Alito is right. In fact, a citizenship question has been used in 12 out of 15 Censuses since 1870, and there’s no really good reason why it could not have been included in the 2020 Census.
Americans for Limited Government President Rick Manning blasted the ruling in a statement, noting that the federal government has a compelling interest in knowing how many citizens there are eligible for federal funds: “Federal spending to the states is largely based on population, and federal law prohibits people who are not in the U.S. legally from obtaining welfare. We were also assured by President Obama that Obamacare would not apply to those here illegally. The federal government knows how many people are in the U.S. legally through the normal immigration naturalization process.”
Certainly, that’s as good a reason as any to include such a question on the Census, but let’s face it, it came down to whether Roberts wanted the question on the Census or not. The Commerce Department offered its rationale, and it was rejected with prejudice.
The ruling came as Congress passed another $4.6 billion supplemental to provide humanitarian aid on the southern border as it is being overwhelmed by an unprecedented migration from Central America, and as the U.S. and Mexico came to an agreement to crack down after Trump threatened up to 25 percent tariffs on Mexican goods by October if more was not done to provide assistance.
That alone might be reason enough to see how big of a problem we really have. The country is being invaded by tens of millions of people who have no right to be here, intent upon taking over the voting franchise. The two-party system might become uncompetitive if that happens. This is about preventing one-party rule. And yet, every Democrat at the debate raised their hands wanting to give free health care to illegal immigrants to further incentivize this outcome.
The fact that the Secretary wanted the question included prior to consulting with the Department of Justice has been made material by the court’s ruling, and this must be overcome by the administration to put the Secretary’s original decision into a context that will satisfy the court with better documentation. Trump is doing everything he can be seeking to delay printing the forms to expedite another review.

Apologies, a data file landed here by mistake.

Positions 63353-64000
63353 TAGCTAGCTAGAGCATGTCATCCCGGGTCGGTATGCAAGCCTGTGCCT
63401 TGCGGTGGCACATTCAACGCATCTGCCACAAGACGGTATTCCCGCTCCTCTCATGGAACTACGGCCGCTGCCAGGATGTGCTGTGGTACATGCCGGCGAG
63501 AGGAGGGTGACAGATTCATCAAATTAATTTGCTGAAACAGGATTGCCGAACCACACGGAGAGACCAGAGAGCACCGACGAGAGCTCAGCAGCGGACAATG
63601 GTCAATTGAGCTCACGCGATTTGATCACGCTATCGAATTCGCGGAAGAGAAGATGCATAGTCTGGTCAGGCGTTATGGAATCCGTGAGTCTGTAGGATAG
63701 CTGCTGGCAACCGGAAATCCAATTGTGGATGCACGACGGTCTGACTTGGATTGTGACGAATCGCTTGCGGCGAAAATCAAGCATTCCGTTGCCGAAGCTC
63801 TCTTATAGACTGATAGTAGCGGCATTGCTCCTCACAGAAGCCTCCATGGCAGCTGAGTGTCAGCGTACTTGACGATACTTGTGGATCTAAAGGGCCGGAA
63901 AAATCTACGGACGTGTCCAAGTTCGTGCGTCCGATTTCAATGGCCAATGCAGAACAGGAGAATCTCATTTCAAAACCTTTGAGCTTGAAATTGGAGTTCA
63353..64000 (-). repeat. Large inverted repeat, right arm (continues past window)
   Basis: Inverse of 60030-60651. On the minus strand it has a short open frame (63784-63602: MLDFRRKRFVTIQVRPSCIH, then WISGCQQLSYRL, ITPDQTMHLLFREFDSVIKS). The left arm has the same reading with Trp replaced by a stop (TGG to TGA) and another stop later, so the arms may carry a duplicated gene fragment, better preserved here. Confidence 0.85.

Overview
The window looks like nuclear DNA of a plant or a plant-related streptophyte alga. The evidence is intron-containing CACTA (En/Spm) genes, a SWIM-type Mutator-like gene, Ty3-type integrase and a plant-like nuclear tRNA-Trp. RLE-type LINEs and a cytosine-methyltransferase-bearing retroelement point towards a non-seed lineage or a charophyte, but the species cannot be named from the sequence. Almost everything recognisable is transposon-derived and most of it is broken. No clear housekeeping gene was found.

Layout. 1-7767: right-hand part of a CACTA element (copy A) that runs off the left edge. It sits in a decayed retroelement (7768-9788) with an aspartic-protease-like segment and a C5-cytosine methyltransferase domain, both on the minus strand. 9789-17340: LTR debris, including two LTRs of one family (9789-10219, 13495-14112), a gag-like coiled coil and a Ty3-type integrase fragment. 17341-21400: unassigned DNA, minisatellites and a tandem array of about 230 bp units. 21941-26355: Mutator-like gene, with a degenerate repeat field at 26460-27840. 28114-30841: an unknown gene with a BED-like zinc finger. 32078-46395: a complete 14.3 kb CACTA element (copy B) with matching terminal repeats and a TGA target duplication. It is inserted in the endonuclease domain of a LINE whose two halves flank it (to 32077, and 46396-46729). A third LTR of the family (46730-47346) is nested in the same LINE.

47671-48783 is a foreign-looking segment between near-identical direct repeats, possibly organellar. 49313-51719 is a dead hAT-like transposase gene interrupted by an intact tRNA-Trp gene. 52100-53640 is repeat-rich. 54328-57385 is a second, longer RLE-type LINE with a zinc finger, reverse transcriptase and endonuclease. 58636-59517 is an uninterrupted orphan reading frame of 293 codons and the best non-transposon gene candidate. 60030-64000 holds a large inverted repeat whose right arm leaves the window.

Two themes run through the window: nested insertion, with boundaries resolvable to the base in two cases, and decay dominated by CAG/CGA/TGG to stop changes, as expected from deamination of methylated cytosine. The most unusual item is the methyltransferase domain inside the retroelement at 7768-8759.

That said, the real question is why the Supreme Court does not want the American people to know how many illegal aliens are in the U.S. presently?
For which, we can only speculate. So, I’ll take a gander. Since the early 2000s, lawmakers and government officials have, in an attempt to secure illegal immigrant amnesty, always pointed to a figure of 11 million illegal aliens in the country. Every year, the number never changes much. Nowadays, now it’s been slightly upgraded to 12 to 15 million illegal aliens.
Never mind the fact that about 40,000 illegal immigrants are apprehended on a monthly basis on the southern border, although that number has accelerated to more than 350,000 the past three months, according to U.S. Customs and Border Patrol. As far as official Washington, D.C. establishment is concerned, the number never really changes.
I believe the reason the establishment does not want this question included, is because if you knew how many illegal aliens there really are in the U.S.—other less conservative estimates say it could be as high as 29 million—you would be outraged. Even more outraged than you are right now about the issue. And that’s not a chance they’re willing to take.
Robert Romano is the Vice President of Public Policy at Americans for Limited Government.